If you provided intra-array estimates in the replicates argument, actel will estimate intra-array efficiencies for the target arrays. These results are stored in the object intra.array.CJS, and the combined efficiency estimate is used to complement the overall efficiency results.

Results in your working directory

The residency function saves outputs similar to those saved by explore. The main differences are in the two elements listed below.


Would you like to save a copy of the results to actel_residency_results.RData?(y/N)

To make sure that you don’t accidentally lose your results, you can save them right away in the current directory. The results present in this file are the same as the ones you obtain directly in your R console (see above). It differs from the explore() output both in name and content.

actel_residency_report.html (if report = TRUE)

This is the main non-R output. If you activated the report option, actel will compile an html report for you. The residency report contains the same sections as the explore report, plus the following:

  1. Array efficiency

Here you can see how efficient your receiver arrays were at detecting the tags that moved past them. These results can also be found in the efficiency object, which is in your results in R. If you supplied replicates, the results of the intra-array estimations will also show up here.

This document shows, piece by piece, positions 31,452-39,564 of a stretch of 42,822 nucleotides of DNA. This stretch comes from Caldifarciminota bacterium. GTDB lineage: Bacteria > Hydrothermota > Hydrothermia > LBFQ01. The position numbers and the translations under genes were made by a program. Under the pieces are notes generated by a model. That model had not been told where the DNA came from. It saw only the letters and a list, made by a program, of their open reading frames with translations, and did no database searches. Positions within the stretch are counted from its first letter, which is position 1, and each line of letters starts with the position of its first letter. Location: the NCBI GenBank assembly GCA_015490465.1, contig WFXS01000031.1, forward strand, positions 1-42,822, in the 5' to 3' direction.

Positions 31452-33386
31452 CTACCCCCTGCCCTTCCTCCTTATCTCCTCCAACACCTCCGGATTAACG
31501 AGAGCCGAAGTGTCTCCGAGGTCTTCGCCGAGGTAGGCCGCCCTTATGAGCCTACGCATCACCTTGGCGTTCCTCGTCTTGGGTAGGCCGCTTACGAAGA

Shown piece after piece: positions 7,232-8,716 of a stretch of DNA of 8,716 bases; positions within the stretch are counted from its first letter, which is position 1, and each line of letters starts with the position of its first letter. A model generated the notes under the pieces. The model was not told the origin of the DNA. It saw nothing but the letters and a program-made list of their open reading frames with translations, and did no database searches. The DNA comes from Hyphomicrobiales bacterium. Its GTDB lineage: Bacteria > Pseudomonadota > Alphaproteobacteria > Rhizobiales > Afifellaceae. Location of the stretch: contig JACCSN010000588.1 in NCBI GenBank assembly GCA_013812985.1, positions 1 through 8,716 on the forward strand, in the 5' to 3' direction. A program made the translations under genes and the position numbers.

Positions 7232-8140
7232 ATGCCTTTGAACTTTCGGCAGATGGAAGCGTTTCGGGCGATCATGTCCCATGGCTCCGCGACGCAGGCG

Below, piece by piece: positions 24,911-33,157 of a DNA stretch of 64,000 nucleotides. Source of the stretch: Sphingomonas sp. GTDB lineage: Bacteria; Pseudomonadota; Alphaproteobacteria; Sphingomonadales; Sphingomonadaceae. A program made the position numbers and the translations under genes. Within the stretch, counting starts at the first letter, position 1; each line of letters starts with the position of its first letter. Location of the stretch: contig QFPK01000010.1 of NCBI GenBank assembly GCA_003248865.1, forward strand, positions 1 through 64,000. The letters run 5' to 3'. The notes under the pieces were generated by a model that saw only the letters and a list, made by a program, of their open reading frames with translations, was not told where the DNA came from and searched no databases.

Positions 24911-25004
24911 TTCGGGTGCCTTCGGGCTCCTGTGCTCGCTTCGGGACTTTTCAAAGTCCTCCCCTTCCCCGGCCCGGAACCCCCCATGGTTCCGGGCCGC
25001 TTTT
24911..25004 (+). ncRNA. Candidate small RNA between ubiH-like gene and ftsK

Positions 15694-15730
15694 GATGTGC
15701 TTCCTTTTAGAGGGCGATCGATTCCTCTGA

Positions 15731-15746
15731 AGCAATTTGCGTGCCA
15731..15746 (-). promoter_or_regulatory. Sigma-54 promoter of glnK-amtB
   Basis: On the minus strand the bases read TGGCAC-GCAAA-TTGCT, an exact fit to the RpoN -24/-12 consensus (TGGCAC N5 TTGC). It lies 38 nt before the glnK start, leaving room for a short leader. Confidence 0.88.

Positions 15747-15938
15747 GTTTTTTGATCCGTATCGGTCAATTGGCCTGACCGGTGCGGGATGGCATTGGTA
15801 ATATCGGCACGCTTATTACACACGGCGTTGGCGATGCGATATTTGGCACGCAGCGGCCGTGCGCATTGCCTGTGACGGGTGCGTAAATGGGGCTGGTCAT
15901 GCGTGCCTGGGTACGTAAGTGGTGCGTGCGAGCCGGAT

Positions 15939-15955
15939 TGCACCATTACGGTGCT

1. Last seen

The sections where the tags were last detected is displayed both as a table and a figure, both of which use the content of the last.seen object, which is in your results in R.

  1. Average array arrival times

For each of your study area’s arrays, a circular plot will be drawn with all the arrival times of each tag. The tags are grouped by the groups listed in the biometrics.csv file. These plots are saved in .svg format in the Report folder, so you can easily use them elsewhere, if needed.

  1. Time details per section

This section is divided in two main subsections: arrivals and departures. A plot with the days when tags arrived/departed each of the sections is made, as well as circular plots with all the times-of-day recorded for each tag arriving/departing each section. These graphics are all based in the section.times object.

  1. Section progression

This section has a graphic representation of the data present in the global.ratios object. It shows how the tags have distributed across your study area as the days pass by.

  1. Individual residency plots

Here you can find a graphic representation of the data present in the daily.ratios object. It shows how much time each tag has spent at each location for each day/hour. All plots start and end in the same day, so it is easy to compare the behaviour of different animals.